Given Detroit's rich musical legacy, a lack of music stores throughout the city comes as a surprise -- and an annoyance -- to many a musician. Despite the fact that there are thousands of musicians who live and perform in the city, amateur and professional alike, there's nary a place where a drummer can pick up drumsticks before a gig or where a mother can buy a saxophone reed for a daughter who just joined band class.

Jen David is working to change that. If she has her way, guitarists won't have to drive to the suburbs for guitar strings anymore, and parents won't have to fight traffic as they bring their children to music lessons outside the city. She's starting Third Wave Music, a full service music instrument store that will be located in the Forest Arms apartment building in Midtown. Forest Arms is currently being renovated after a fire shuttered the building in 2008.

David says that the store will focus on accessories like strings, sticks, and reeds as well as music lessons. Locally made products, like instrument effects pedals and cigar box guitars, will be offered, too. David's partner Jeffrey Thomas will offer made-to-order instrument cables (musicians will be able to request specific lengths and specific jacks). Third Wave will sell used gear and offer instrument repair services as well.

For David, it's fulfilling a need for a community of professional musicians, independent artists, and local students that will be the most rewarding aspect of the business.

"The biggest thing is the absolute need for something like this in Detroit," says David. "We've already received so much support and positivity. With the musical legacy of Detroit, it's a resource that this community deserves."

A musician who also gives lessons, David knows first hand the challenges of commuting back-and-forth to the suburbs, currently a necessity for any musician living in Detroit.  

Third Wave Music is one of four contestants vying to win the $50,000 grand prize from Hatch Detroit. Voting ends August 20 at 12 p.m. EST. Voting is open to the public and available online.

Source: Jen David, owner/operator of Third Wave Music
Writer: MJ Galbraith

Got a development news story to share? Email MJ Galbraith here or send him a tweet @mikegalbraith.

Hatch Final Four: New Orleans food and music for Woodbridge

Dameon Gabriel comes from New Orleans music royalty. His family can trace its music roots all the way back to 1850s New Orleans and the eventual beginnings of jazz. The Gabriels moved to Detroit in the 1940s and they brought that New Orleans-style jazz music with them. Since the move north, generations of Gabriels have worked to preserve their New Orleans roots here in Detroit, maintaining a line of New Orleans-style jazz players that continue to play throughout the city.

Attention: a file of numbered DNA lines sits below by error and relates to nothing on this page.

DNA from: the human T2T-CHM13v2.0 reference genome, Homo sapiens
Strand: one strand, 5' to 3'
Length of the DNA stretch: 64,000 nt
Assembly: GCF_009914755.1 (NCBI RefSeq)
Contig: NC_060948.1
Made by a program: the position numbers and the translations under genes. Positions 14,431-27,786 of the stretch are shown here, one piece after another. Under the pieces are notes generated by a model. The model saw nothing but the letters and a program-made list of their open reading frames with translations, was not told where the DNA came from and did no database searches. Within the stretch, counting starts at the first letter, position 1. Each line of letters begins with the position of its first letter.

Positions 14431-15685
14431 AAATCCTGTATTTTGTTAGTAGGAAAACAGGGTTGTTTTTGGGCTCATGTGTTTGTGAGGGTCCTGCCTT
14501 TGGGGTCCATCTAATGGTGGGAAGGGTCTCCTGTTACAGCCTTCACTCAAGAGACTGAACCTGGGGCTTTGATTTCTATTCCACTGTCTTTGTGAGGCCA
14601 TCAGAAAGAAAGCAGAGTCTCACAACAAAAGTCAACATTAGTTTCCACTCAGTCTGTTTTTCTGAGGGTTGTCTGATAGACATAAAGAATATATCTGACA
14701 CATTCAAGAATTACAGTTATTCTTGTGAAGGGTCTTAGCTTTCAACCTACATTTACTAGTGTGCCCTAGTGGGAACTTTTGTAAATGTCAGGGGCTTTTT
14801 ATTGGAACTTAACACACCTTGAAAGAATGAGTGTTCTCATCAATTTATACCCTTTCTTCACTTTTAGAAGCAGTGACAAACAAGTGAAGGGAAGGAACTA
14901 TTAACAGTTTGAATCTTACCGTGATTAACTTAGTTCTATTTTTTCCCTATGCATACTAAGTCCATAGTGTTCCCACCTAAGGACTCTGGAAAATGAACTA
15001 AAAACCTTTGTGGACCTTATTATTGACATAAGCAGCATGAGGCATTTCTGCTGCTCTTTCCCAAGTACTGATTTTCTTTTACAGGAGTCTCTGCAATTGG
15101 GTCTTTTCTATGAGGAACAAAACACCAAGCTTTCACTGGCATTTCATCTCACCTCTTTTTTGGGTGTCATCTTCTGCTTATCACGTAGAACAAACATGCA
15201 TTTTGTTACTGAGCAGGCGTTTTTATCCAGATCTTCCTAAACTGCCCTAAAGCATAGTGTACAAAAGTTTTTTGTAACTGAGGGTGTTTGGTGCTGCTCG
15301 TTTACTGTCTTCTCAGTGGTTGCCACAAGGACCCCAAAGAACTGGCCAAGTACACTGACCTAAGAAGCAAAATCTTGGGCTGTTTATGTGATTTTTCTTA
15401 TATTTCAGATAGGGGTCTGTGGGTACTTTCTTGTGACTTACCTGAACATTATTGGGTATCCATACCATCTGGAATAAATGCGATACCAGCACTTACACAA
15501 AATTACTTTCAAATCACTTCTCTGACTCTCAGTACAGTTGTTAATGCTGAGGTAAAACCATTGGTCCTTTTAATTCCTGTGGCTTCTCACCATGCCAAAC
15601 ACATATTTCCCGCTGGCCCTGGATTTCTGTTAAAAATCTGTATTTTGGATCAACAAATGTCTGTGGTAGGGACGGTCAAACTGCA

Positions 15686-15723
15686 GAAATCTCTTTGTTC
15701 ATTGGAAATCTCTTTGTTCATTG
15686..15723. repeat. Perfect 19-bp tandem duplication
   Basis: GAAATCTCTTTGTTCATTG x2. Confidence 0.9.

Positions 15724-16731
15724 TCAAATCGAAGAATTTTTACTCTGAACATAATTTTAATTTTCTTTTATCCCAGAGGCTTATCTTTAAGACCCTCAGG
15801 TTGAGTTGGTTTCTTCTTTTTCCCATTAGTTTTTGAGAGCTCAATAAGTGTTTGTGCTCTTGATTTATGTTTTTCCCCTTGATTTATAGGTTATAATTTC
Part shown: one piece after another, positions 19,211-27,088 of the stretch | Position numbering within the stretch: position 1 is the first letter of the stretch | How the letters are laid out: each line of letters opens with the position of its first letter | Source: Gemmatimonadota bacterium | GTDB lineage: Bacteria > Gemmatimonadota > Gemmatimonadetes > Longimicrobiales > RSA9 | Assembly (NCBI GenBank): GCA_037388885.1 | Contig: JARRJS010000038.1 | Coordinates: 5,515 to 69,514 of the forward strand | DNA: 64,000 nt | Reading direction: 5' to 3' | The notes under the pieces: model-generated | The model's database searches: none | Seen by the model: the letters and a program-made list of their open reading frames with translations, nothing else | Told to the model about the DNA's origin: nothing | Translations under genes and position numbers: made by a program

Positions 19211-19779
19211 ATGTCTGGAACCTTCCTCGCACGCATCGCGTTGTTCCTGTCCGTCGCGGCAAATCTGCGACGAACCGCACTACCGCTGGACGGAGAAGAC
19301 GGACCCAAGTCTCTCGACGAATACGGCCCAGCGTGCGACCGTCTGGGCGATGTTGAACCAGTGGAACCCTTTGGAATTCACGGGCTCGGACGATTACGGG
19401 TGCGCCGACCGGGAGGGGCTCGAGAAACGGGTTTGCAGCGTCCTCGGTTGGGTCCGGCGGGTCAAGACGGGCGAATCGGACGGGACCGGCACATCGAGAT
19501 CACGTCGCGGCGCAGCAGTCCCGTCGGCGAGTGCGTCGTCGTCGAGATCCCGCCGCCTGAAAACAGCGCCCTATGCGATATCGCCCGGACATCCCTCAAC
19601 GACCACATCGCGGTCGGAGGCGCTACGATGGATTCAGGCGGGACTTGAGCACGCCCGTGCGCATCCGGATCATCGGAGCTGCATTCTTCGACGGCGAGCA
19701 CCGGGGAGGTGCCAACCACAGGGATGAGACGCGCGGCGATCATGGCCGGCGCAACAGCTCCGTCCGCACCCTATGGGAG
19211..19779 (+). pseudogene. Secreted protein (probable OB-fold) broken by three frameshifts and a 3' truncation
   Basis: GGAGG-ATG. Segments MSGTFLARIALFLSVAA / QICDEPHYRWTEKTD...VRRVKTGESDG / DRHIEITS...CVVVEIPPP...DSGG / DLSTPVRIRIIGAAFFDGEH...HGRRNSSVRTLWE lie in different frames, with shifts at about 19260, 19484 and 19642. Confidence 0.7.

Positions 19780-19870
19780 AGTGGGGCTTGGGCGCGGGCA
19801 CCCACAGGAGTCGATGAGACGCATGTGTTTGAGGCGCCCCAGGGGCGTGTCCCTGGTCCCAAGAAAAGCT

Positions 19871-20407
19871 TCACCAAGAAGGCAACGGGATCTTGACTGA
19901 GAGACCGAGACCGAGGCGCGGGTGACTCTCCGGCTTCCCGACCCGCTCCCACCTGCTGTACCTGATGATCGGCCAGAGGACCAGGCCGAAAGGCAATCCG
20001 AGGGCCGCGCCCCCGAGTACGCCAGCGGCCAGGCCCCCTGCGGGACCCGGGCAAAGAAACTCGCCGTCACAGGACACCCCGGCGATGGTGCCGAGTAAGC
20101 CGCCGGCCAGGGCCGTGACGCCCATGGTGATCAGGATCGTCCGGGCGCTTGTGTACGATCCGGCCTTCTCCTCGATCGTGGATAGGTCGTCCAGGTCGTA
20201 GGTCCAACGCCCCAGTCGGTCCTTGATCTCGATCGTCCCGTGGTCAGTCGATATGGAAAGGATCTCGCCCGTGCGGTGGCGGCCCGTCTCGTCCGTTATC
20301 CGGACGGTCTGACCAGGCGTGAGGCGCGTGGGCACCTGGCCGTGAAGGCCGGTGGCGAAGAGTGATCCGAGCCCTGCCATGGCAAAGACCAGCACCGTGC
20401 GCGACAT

Dameon Gabriel is working to cement that musical heritage and its place in Detroit by establishing Gabriel Hall, a bar, restaurant, museum, and music venue. He's partnered with Ederique Goudia, a Louisiana-born and raised chef who now caters throughout metro Detroit, to ensure an authentically Creole menu.

The bar will offer cocktails famous to New Orleans, like the Hurricane, a rum-based drink popular in that city's French Quarter. Gabriel is curating a wealth of family history into a mini-museum, where visual and audio displays will explore the musical connection between New Orleans and Detroit.

And then there's the music. Gabriel says that while the live entertainment won't always be New Orleans-style music, there will be certain nights of the month that will feature that famous sound. Gabriel himself plays trumpet in the Gabriel Brass Band. And when the band is offstage, expect Gabriel Hall to play New Orleans-style music throughout the venue, both old and new, from Louis Armstrong to the Rebirth Brass Band.

Gabriel is currently working to confirm a certain building in Woodbridge, one whose owner is already excited by the idea. He hopes to open in the summer of 2015.

"I'm surprised by how many people have already attached themselves to this idea and want to see it happen," says Gabriel. "I'm humbled by all the support."

Gabriel Hall is one of four contestants vying to win the $50,000 grand prize from Hatch Detroit. Voting ends August 20 at 12 p.m. EST. Voting is open to the public and available online.

Source: Dameon Gabriel, co-founder of Gabriel Hall